Music

Promoter Justin Strong gets real about investing financially in Pittsburgh’s music scene

By April 30, 2019 No Comments

“We have to get over this 1990s mentality. We have to spend more at the door.”

Justin Strong

By Margaret Welsh
Pittsburgh Current Music Editor
margaret@pghcurrent.com

Touring is, of course, not as simple as just setting up some shows and piling all your gear in a van. What if your day job won’t give you time off? What if you have a family and a mortgage? What if you’re just broke? A robust and active music scene needs everyone’s help. And for Spirit general manager Justin Strong, that help has to come in the form of cold, hard cash.

“I think what Pittsburgh suffers from the most is, the consumer behavior needs to change,” he says. “We’re still charging covers today, in 2019, that I was charging in 1992. The price of movies has gone up. The price of gas has gone up, the price of milk. And it’s like, what do you want to be produced for five bucks?

“We have to get over this 1990s mentality. We have to spend more at the door.”

Strong’s been in this game for a long time. He got his start putting together events in college, and then went on to open the Shadow Lounge, the fabled East Liberty venue where Mac Miller and Wiz Khalifa honed their skills.

He’s always approached booking more as a producer than a venue owner, but he’s all too aware of the stark economic issues at play. “In my older age, I’m more skittish,” he says, particularly when it comes to booking out-of-town artists.

After expenses, and once everyone is paid properly, any given show – including Spirit Sessions, Strong’s popular open-stage series – will easily cost around $500-700. “There has to be this jump of faith,” he says. “We wanna bring in these acts, but they’re charging us New York prices. And they don’t realize that Pittsburgh has a foreign exchange currency rate.”

Strong has some pretty simple ideas on how to begin to make that consumer shift. First, he says, bookers need to form an alliance. “I always say, get the major players onboard and say, ‘Look, let’s all agree: Fridays and Saturdays, if you have a DJ or a performance of anything, charge $10.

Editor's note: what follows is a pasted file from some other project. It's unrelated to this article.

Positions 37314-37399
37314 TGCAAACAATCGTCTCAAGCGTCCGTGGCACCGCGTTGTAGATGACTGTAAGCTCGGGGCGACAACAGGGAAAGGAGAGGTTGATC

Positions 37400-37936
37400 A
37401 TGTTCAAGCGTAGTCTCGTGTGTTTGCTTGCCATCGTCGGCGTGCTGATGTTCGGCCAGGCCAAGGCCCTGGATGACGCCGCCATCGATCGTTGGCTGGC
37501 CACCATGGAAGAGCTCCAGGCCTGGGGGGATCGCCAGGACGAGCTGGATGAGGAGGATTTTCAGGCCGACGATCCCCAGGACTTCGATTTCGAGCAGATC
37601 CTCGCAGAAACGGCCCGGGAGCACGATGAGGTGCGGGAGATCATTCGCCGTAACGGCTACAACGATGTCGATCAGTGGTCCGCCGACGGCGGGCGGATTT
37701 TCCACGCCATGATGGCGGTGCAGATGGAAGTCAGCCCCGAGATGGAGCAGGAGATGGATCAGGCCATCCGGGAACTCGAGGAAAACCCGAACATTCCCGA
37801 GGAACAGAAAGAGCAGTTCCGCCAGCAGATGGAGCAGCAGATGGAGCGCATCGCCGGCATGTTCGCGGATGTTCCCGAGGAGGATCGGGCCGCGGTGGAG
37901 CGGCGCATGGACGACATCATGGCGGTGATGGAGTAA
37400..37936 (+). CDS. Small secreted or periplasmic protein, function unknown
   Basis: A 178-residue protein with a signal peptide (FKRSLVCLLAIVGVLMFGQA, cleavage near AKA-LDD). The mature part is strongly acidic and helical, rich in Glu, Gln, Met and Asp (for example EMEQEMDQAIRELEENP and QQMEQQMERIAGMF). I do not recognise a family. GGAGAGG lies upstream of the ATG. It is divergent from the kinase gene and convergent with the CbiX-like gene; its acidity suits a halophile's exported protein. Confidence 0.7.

“On the weekends, I don’t think there should be anything under $10 at the door,” he says. “That money is going to go to the artist to make a living. If they could just do their craft and be artists, and practice – which means they don’t have to work their second job – they’re going to put on a better show.” Plus, the more money a promoter brings in, the more money there is to invest in the venue, and the better the overall experience becomes. And when local artists make money, they can tour. They start representing Pittsburgh in other cities, ultimately raising our city’s profile as a desirable place to play.

Strong also suggests, among other things, a PR effort by the city and various arts non-profits to encourage patrons to think about where and how they spend your money. “Mathematically its simple, but its behavior,” he says. “We will spend $8 on a hot dog at PNC Park. We’re cool with that. So I would just line up the comparisons of what you get for $10 [for a three or four hour show], and do a conversion rate. How many movies is that? How many hot dogs? If you want to have some intent about this, then we just gotta shift the money a little bit. That’s all.

“There’s nothing sexy about racing to the bottom,” he adds. “Romanticizing the struggle. I think Pittsburgh has struggled enough. Let’s just pay some bills here. Let’s support each other and say, ‘Hey, I value you and I’m going to show that value with tangible love energy in the form of U.S. currency.”

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